The Role of Bronchoalveolar Lavage in Diagnosing Nonopportunistic Bacterial Pneumonia (2)

In: Pulmonary function

24 Apr 2013

Contamination is particularly troublesome in seriously ill or hospitalized patients who frequently have the upper airways2 or the endotracheal tube^ colonized with potential pathogens, making it difficult or impossible to differentiate infecting from colonizing bacteria. flovent inhaler
Diagnostic modalities have been developed that bypass the oropharynx in order to collect uncontaminated secretions from the lower respiratory tract. Two invasive procedures, transtracheal and transthoracic needle aspiration, have been extensively investigated but have fallen into disfavor because of the risk for serious complications and the evolution in recent years of two bronchoscopic techniques: protected specimen brushing (PSB) and bronchoalveolar lavage (BAL).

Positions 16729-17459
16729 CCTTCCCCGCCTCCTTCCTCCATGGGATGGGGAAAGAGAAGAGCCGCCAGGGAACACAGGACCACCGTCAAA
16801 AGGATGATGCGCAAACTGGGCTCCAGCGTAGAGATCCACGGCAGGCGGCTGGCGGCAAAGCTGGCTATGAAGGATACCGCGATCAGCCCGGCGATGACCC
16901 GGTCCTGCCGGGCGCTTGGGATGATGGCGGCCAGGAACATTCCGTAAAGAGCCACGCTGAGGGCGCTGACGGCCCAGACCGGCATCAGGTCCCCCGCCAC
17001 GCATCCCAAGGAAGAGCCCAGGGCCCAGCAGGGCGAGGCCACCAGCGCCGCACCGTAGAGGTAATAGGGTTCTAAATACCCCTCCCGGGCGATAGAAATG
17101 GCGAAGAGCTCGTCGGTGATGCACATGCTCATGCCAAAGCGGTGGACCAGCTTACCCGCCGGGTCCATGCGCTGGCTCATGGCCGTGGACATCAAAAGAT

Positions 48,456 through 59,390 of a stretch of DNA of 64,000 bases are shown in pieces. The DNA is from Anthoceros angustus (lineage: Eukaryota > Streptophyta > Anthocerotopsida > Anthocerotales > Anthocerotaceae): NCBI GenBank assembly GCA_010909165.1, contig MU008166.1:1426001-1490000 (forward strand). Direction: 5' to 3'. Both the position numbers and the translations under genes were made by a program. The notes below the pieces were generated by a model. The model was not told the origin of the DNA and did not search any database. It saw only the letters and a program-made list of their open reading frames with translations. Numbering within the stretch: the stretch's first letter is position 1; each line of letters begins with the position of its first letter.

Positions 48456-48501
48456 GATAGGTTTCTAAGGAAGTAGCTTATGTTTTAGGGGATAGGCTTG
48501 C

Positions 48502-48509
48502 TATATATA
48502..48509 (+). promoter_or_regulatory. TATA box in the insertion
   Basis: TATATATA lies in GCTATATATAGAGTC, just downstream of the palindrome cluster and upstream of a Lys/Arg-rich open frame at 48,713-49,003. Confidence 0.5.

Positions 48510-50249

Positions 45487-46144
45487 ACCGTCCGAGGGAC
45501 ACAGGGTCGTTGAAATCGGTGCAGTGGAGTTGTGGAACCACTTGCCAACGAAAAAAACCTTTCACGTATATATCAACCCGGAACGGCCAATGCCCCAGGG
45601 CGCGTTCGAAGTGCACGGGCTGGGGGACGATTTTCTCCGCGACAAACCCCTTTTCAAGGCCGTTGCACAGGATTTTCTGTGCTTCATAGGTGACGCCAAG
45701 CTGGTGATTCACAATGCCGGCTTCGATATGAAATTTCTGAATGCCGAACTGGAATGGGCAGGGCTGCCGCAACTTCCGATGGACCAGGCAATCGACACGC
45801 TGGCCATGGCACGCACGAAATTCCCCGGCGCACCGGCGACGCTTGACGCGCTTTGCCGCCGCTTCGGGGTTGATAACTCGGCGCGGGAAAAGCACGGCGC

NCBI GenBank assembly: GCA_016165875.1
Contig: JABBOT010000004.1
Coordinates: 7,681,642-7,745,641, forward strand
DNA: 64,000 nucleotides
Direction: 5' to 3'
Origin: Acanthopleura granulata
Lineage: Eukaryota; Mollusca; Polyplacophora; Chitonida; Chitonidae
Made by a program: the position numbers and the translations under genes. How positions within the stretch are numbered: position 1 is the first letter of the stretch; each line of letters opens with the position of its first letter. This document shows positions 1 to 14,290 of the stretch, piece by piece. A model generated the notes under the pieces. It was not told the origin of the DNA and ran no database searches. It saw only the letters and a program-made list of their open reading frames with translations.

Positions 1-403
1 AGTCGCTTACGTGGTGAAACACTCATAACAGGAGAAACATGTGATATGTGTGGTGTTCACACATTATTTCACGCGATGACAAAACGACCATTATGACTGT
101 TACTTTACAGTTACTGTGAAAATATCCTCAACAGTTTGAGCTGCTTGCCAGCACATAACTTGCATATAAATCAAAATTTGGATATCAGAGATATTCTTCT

Bronchoscopic Techniques
Fiberoptic bronchoscopy (FOB) provides, under visualization, direct access to the lower airways for sampling bronchial and parenchymal tissues. To reach the bronchial tree, however, the bronchoscope must traverse the oropharynx or the endotracheal tube, where contamination of the instrument is likely to occur. In a study of 16 patients without lung infection who underwent flexible FOB, Bartlett et al found all bronchoscopic aspirates to be contaminated by oropharyngeal bacteria.


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